External affairs minister Salman Khurshid on Friday said no deal has been worked out with Italy for bringing back the marines accused of killing two Indian fishermen but the government has "clarified" to authorities in Rome that the case does not entitle death penalty.
Khurshid credited his ministry, the Supreme Court and the position of his "senior" leaders for the return of the marines.
"We had no deal anywhere. No deal in Geneva, no deal in Colombo, no deal in Rome," Khurshid told reporters in New Delhi.
Speaking about the assurances given to Italian authorities about not giving death penalty to the two marines, he said "we clarified, for their (Italian government) benefit and on their initiative, when they enquired and asked us, we clarified to them in writing that if the marines come back within the period that is given to them, which I believe is presumably till midnight 22nd today, they will be compliant with the SC order".
He said it was clarified that there is no question of any authority proceeding to do anything to them or arresting them.
The external affairs minister said the marines were "free to move in the country" to the extent limited by the Supreme Court.
He said the other issue on which the Italians sought clarification was death penalty.
"We clarified that the nature of the alleged incident, for which they will be put on trial, is such, and jurisprudence of our country is very clear on it, that in such a case, there would not be death sentence."
"Because in the description that is being (given) of the rarest of the rarest cases, there is no place. We clarified that," Khurshid said.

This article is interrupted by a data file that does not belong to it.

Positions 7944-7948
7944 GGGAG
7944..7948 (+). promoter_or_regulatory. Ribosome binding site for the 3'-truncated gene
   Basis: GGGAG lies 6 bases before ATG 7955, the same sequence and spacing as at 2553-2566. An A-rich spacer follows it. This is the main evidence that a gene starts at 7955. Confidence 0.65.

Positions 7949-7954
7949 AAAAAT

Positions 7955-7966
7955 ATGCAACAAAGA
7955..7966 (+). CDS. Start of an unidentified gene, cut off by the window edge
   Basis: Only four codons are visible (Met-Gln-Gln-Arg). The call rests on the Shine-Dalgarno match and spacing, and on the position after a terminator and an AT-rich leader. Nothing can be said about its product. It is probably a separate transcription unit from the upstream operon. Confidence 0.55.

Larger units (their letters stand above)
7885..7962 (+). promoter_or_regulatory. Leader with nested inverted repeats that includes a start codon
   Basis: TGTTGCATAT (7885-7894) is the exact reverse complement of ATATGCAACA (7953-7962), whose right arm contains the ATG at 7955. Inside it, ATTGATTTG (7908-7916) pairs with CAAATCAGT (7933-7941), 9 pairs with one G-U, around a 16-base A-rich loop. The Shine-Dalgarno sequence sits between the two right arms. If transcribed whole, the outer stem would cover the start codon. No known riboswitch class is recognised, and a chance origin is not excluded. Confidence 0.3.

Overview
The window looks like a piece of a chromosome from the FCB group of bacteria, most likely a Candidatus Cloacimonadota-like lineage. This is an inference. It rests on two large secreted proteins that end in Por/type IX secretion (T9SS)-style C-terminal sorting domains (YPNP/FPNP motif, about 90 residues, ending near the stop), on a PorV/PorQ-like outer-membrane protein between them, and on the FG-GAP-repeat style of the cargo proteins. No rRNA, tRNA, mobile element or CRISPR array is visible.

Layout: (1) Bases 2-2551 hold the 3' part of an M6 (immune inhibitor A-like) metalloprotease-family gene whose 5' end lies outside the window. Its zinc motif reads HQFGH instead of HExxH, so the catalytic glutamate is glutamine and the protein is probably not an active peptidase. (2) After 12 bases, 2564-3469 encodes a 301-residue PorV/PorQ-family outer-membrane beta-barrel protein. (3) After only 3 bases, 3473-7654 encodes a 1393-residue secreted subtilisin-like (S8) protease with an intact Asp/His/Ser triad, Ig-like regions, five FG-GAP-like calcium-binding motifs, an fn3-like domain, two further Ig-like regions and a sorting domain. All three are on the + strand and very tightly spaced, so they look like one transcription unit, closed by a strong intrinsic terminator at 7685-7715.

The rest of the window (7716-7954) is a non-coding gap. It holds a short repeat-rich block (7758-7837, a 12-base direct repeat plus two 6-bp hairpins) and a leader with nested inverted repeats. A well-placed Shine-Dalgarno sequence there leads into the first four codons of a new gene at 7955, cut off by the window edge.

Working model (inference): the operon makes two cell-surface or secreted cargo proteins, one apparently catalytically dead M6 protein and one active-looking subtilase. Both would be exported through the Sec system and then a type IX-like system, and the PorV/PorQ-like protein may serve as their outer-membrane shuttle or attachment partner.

"We didn't say we will not give you this sentence. We didn't say that. We said that our understanding is that this is not a case for rarest of rarest. We checked with the law officers... and we gave them only after the law officers" gave their opinion, Khurshid stressed.
Italy got itself into a diplomatic row with India after it said that the two marines accused of killing Indian fishermen in Kerala last year will not return despite their written assurances to the Supreme Court which had allowed them to return home to participate in local elections.
However, Italy had last night said it will send back to India the two marines to face trial after receiving an assurance from Indian government about the protection of their fundamental rights.
Khurshid said there are issues that arose because of Italy's initial refusal to send back the marines and "we don't have a final answer on that".
Referring to restrictions imposed on the Italian Ambassador by the Supreme Court, Khurshid said the matter now doesn't stand as the situation has changed and hence the latest order might not apply.
But he made it clear that anybody who submits himself to the court would have to comply with the decisions of the court.
He said that at the end of the day, the Supreme Court would have looked into the Vienna convention if there could be a violation but "now that doesn't apply".
"I think we were able to move in the right direction. And there is no reason why we should be taking credit in the ministry of external affairs alone."